Getting hold of the credit card-sized Raspberry Pi computer if you're based outside of the US or the UK is not always straightforward.
Spin-off boards like the memory module-sized, $5 Raspberry Pi Zero and the recently launched $10 Zero W can be particularly tricky to source.
Now people living in 13 countries, including China, India, and Brazil, will be able to buy the Pi Zero and Zero W directly for the first time, after the Raspberry Pi Foundation added six new resellers for the Pi Zero.
The move coincides with the launch of the Raspberry Pi approved reseller program in 11 countries, the UK, Ireland, France, Spain, Portugal, Italy, the Netherlands, Belgium, Luxembourg, Greece and South Africa.
According to the Raspberry Pi Foundation, online stores that display the Approved Reseller badge below are those that make buying a Pi easy and that "represent Raspberry Pi products well".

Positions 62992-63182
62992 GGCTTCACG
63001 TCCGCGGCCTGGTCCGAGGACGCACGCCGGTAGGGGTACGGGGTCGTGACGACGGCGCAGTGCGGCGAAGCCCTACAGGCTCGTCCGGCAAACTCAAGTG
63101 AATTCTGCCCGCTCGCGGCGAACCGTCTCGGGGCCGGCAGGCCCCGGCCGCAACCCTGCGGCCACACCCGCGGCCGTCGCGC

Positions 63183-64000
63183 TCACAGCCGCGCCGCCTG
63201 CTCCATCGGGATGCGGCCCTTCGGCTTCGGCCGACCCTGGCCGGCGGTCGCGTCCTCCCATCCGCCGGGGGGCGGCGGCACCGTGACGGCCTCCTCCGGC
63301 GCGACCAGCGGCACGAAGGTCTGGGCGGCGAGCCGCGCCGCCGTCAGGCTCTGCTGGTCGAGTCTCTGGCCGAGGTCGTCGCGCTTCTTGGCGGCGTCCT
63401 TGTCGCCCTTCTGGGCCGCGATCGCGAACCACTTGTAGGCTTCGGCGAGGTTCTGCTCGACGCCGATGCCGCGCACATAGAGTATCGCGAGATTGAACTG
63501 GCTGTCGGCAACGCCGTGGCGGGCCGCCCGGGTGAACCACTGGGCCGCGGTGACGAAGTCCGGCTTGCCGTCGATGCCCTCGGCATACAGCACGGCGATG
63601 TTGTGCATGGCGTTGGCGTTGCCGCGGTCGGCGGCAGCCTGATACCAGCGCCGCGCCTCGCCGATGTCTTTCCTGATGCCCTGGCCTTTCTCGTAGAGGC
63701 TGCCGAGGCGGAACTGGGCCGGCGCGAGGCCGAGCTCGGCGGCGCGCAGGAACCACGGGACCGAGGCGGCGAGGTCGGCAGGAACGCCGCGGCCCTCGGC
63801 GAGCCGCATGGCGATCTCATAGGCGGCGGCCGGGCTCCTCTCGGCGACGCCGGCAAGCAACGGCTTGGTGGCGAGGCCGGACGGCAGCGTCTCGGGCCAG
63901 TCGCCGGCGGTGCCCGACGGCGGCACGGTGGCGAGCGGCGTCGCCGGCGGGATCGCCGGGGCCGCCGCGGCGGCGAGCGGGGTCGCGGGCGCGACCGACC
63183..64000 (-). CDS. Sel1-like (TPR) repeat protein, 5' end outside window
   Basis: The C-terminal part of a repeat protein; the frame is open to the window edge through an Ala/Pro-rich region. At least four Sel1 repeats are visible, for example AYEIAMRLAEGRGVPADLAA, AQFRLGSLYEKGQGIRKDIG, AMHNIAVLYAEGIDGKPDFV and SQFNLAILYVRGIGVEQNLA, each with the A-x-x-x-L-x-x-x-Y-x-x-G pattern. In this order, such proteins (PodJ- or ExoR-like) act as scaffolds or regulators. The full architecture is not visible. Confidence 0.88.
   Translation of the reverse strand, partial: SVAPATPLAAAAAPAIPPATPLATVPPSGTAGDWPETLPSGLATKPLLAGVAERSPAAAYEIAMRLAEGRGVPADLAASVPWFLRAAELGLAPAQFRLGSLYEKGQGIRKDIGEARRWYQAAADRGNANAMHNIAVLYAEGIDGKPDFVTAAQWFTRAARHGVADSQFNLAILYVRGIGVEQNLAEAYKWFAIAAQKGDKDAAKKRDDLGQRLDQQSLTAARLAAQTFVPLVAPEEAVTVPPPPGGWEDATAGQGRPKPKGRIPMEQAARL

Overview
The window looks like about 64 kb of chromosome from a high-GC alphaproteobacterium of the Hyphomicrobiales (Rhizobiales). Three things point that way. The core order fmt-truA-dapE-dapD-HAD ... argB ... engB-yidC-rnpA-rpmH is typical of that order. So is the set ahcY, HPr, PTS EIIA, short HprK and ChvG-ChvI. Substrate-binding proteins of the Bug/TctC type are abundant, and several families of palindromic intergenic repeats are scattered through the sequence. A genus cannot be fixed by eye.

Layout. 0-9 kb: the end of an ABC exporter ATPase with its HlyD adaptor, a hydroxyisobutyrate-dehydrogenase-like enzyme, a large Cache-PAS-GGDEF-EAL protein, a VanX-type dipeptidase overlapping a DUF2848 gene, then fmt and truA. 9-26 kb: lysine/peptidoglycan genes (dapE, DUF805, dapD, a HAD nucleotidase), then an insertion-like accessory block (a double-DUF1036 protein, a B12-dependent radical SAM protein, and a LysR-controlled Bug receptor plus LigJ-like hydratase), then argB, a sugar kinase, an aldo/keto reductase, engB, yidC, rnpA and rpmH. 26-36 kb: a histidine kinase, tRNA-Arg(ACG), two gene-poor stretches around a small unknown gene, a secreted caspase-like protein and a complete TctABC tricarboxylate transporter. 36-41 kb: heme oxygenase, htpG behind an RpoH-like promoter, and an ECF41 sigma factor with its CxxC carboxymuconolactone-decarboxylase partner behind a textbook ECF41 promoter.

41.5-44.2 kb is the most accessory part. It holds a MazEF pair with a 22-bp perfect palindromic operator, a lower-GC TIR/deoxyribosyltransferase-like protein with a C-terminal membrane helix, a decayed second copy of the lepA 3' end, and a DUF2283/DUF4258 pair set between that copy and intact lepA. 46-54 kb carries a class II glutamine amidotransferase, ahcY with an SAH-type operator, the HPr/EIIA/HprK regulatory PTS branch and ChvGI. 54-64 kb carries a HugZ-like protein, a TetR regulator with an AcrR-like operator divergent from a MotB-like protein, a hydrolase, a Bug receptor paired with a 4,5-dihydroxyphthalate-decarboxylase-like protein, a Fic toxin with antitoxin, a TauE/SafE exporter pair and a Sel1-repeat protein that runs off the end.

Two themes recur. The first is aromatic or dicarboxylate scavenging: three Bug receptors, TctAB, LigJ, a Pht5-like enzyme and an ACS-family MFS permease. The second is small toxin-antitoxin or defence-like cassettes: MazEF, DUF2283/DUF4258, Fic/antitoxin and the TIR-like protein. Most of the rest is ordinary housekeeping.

Over the coming weeks the program will be expanded, with Approved Resellers serving at least 50 countries worldwide.
The Raspberry Pi has been hugely successful since its 2012 launch as a low-cost board aimed at helping teach kids to code, with more than 14 million Pi boards sold.
This year saw the launch of the Raspberry Pi Zero W, a tiny $10 board that adds Wi-Fi and Bluetooth to the cheapest member of the Pi family, the Raspberry Pi Zero.
Read more about the Raspberry Pi
- Raspberry Pi Zero W: The smart person's guide
- Raspberry Pi Zero W: A guided tour of the new $10 board
- Video: How to set up your Raspberry Pi Zero W
- Raspberry Pi Zero W photos: A closer look at the $10 computer
- Raspberry Pi: The smart person's guide
- Raspberry Pi 3: The inside story from the new $35 computer's creator
- Raspberry Pi rival: Asus launches Tinker Board, faster, with 2X memory and 4k video
- Choosing a Raspberry Pi OS? Here's the definitive list
- New Raspberry Pi board: Compute Module 3 means you'll see Pi in more products
- Raspberry Pi and Docker: Tiny $35 computer gets major new release of HypriotOS (ZDNet)
- Turn any hard drive into networked storage with Raspberry Pi (CNET)
Nick Heath is chief reporter for TechRepublic. He writes about the technology that IT decision makers need to know about, and the latest happenings in the European tech scene.